Have you heard how painfully high the dropout rates are at four-year colleges? Well, there are also some scary mental health issues you should look into according to research on college freshman. If you haven’t heard, studies have been showing that almost half of the students that enroll won’t finish their degree; at least not within 6 years of starting, that is.
And while that may be frightening for you to hear when you consider the cost of tuition these days, the thought that your child might end up feeling isolated and completely alone is far more worrisome than a low GPA for some parents. But research has shown a clear link between these 2 factors. Indeed, your child’s likelihood to graduate is connected to how ostracized or alone they feel on campus and some institutions are taking small steps to help with the issue.
What’s being done?
Many colleges now offer introductory courses to the college experience in which the students are given tips on cliche topics like: how to take better notes, how to work in groups, or how to get organized. While this knowledge can be useful if students take it seriously, there is a gap that does not address the lonely thoughts so many feel, how to confront them, or what to do to about them. I experienced such a class firsthand during my freshman year of undergraduate college and even then noticed how ineffective the information was.
All around me I would see students shuffle to and from their dorm and I even had some hall mates confide in me how miserable they could get.
The worst thing about feeling alone freshman year is that new studies show how social networks become very rigid in the years that follow.
It seems that freshman year is the golden opportunity to meet longtime friends because everyone is seeking out new people to get to know and everyone is the new kid.
Have you ever noticed that when you go on a vacation with a group of strangers (at a resort or on a cruise) certain social norms seem to dissolve?
Everyone is more open, chats casually and shares things amongst the group as if you are in it together. That’s what freshman year is like and, after that, it seems 10 times harder to form new bonds and for many students.
What I got from graduate school that your student should know before freshman year…
First, you should take the above research to heart. Your first year is your window of opportunity and if you have any sort of social anxiety issue, you need to begin working on them in a structured way now to make the most of your next four years.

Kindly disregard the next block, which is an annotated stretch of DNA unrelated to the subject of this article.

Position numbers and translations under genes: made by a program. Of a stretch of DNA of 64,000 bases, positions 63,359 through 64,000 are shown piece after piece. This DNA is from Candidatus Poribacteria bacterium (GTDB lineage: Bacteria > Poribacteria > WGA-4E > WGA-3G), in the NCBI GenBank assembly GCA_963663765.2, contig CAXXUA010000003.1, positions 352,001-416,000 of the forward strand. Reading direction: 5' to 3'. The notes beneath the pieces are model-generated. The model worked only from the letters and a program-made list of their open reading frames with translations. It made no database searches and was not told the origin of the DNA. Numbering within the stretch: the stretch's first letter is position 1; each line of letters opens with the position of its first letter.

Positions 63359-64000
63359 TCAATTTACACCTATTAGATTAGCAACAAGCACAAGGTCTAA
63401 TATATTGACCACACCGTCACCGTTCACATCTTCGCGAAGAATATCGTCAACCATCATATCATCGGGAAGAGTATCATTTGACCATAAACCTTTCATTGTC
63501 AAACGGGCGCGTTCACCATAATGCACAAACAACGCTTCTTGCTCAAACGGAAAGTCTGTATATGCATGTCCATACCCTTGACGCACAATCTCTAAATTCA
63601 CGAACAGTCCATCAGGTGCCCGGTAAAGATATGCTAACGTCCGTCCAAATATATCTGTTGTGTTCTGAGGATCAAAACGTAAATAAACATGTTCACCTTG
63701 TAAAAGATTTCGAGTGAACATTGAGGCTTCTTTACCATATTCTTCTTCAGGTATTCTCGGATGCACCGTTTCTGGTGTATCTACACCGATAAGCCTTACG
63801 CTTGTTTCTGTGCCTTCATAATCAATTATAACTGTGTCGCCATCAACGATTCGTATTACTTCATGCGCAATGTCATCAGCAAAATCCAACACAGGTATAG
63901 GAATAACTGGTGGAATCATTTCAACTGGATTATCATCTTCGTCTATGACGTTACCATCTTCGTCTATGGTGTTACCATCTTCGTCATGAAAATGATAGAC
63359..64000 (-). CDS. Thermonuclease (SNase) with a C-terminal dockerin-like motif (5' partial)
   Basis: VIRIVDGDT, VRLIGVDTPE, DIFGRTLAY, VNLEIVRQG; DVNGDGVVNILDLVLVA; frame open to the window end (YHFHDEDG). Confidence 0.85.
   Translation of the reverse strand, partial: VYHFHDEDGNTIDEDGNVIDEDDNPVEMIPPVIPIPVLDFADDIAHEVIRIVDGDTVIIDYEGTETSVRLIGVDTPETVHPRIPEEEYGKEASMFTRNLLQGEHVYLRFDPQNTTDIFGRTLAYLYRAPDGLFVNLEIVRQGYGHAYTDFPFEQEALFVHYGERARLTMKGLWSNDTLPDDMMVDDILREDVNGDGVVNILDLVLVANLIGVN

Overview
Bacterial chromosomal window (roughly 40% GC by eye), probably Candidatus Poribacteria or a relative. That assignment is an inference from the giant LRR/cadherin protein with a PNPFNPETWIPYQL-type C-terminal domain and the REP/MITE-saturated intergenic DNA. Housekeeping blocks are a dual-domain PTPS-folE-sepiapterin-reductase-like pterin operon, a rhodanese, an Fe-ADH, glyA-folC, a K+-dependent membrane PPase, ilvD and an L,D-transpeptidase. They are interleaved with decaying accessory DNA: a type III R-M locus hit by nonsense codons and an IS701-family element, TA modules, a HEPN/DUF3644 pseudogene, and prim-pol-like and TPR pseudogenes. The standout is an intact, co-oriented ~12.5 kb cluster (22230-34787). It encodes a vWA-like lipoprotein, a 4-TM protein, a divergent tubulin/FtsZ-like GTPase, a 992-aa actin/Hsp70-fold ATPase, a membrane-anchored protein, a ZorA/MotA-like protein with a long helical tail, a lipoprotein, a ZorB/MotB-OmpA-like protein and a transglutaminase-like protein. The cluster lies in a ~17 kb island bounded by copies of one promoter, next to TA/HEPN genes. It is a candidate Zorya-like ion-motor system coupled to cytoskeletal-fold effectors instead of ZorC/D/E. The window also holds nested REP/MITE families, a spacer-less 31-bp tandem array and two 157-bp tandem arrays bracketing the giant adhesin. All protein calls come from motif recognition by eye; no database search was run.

You don’t need to become a social butterfly and it’s unrealistic to think you will just snap out of it but you can start by taking the steps given at the bottom of this article Emerging Research Links More Amazing Gifts to Social Anxiety.
Second, studies show a staggering disconnect between how many students, like yourself, expect to join some club or organization during their college years and those that actually do; the chances of you doing so are slim.
Why? It’s intimidating, you don’t know which to join, and at your high school it just wasn’t cool to be in a club. But you know what? No one cares in college.
You’ll notice the “cool kids” who only go to classes then back to their dorm will end up with the same ‘friends’ all four years (other hall mates).
Do you think those are the best friends on campus they could find? No, but they were lazy and uninvolved freshman year, the window closed, and their network became rigid; this is something I can guarantee you will see.
Many of my personal consulting clients from last summer were up and coming freshman whose parents had concerns about them thriving in the new environment and brought me on to give them the best chance.
Can you guess what I got thanked most for?
Giving their children a choice of three hand-picked clubs from their school and having them pledge to join one within the first two weeks. Sure, your child may benefit from being guided through certain social situations as well, but when your student joins a group the long list of benefits are more easy to point out.
The bottom line
Humans have what psychologists call an ‘instinct for idleness’. That is, when you’re given the option to do nothing you take it even though you’d be far happier if you were active. And the real kicker? Even the smallest enticement is enough to get you up and going toward improving your life. In one study, just a piece of candy worked and the participants were far more content working on a task than those who remained idle.
So, if you want to ensure your child has a positive college experience, help they avoid that idleness and you will find them more connected, happier, and with better grades than had they stuck to the status quo.
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